So with warrior they were coming out with a lot of new products. SO every time they came out with a product launch say a new pair of shoes or a lacrosse stick or a hockey glove, they were pushing paid content out through all the usual suspect channels as you would imagine right? Paid, social, display, email search, etc., but they would attach our micro content on the backside of it. So after you click through the warrior experience looks a little bit different. Instead of just landing on a homepage, the content might be more focused around the series of questions to better understand what your interests are Tim. So I’ll give you an example. So let’s say you’re really in too hockey and you click on one of their posts instead of just dropping you on the hockey page and letting this anonymous user who ends up being you wander around to try and find the product the focus of the first 10 seconds of the interaction is around let’s figure out who this individual is and what is most interesting to them. Those questions are going to change depending on who comes to the site and who doesn’t.
Basically, depending on how you interact the warrior has a better understanding of maybe we should recommend this product, or oh maybe you know, this [Indiscernible [00:07:46] would be of interest. It just gives them a little bit more context not only in that moment but the goal is in the future, remarketing opportunities whether it’s through Emil or display. It’s all about putting relevant offers and content in front of you. So that’s what we really try to do.
Tim: I love it and so is it asked in kind of the form of a survey whether it’s the sequential steps or just all in order?
Jonathan: I kind of but it’s really different than that. I think the survey has such a negative connotation because no one likes taking them right? I mean when was the last time you took a survey monkey right? I mean I don’t even open those emails. But what everyone takes is those buzz feed experiences, right? What city in Europe are you, what Disney princess are you right those absurd things.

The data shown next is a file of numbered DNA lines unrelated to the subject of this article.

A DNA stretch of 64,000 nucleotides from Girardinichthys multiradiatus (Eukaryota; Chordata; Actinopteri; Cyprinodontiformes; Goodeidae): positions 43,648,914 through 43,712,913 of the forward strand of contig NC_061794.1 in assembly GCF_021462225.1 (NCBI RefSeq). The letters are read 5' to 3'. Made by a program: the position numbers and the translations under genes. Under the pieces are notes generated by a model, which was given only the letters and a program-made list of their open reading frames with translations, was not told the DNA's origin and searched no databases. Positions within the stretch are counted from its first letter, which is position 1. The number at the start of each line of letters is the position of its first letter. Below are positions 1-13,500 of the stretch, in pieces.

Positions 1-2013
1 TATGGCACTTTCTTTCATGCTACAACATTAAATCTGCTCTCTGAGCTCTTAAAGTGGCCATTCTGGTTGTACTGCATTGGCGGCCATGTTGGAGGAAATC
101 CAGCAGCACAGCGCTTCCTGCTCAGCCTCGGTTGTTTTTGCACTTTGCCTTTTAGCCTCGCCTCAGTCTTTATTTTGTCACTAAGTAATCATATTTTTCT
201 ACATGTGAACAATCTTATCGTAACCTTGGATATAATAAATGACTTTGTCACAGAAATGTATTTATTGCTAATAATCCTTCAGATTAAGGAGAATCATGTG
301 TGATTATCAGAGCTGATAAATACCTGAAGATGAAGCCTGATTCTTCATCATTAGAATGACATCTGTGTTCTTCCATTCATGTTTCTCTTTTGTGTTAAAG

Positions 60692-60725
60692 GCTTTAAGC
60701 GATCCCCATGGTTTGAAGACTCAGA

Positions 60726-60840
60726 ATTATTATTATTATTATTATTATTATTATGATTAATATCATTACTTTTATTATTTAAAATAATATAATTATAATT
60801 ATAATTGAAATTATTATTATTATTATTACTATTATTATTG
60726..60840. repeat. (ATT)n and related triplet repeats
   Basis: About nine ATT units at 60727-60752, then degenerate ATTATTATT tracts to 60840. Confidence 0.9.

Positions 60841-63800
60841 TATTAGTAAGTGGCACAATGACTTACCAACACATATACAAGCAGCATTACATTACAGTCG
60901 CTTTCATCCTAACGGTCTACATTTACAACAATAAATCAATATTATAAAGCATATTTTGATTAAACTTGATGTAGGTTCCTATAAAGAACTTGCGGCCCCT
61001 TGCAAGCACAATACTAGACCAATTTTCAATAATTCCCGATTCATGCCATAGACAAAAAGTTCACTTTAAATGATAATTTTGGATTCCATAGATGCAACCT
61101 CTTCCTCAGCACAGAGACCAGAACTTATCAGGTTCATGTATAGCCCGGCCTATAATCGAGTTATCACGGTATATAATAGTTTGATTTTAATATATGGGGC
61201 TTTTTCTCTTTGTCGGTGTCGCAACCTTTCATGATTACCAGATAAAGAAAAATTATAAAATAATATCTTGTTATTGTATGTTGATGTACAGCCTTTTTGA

Tim: I’m Jasmine by the way.
Jonathan: Are you? I was going to say I’m Cinderella. So I’m…
Jonathan: But people inherently enjoy those experiences because it’s something in it for them. It’s this idea of value based exchange. I’m going to spend time doing this but I’m going to get something in return. It doesn’t always have to be a promo code. So back to your original question, yeah a lot of the times they are displayed as kind of questions or prompts but they’re not displayed as surveys. It’s in native. It’s kind of embedded natively within the content experience. So imagine if I can use a funny example Tinder for brands right. You get to their website, you’re on your mobile phone and you get to swipe products or interest left and right and then kind of quickly builds or recommends a profile for you. That’s kind of how it’s posed to the consumer coming to the site.
Tim: So how would somebody if they’re hearing this and they go I love this but I don’t know, I sell training program on how to lose weight or whatever, whatever it is. How do they apply this in what they’re doing? They go I want to do this, I want to know more about people I’m sending these ads. I want the things that I’m marketing to them to be based on them and speak to them directly but how do I even do that? Where do I begin to do that?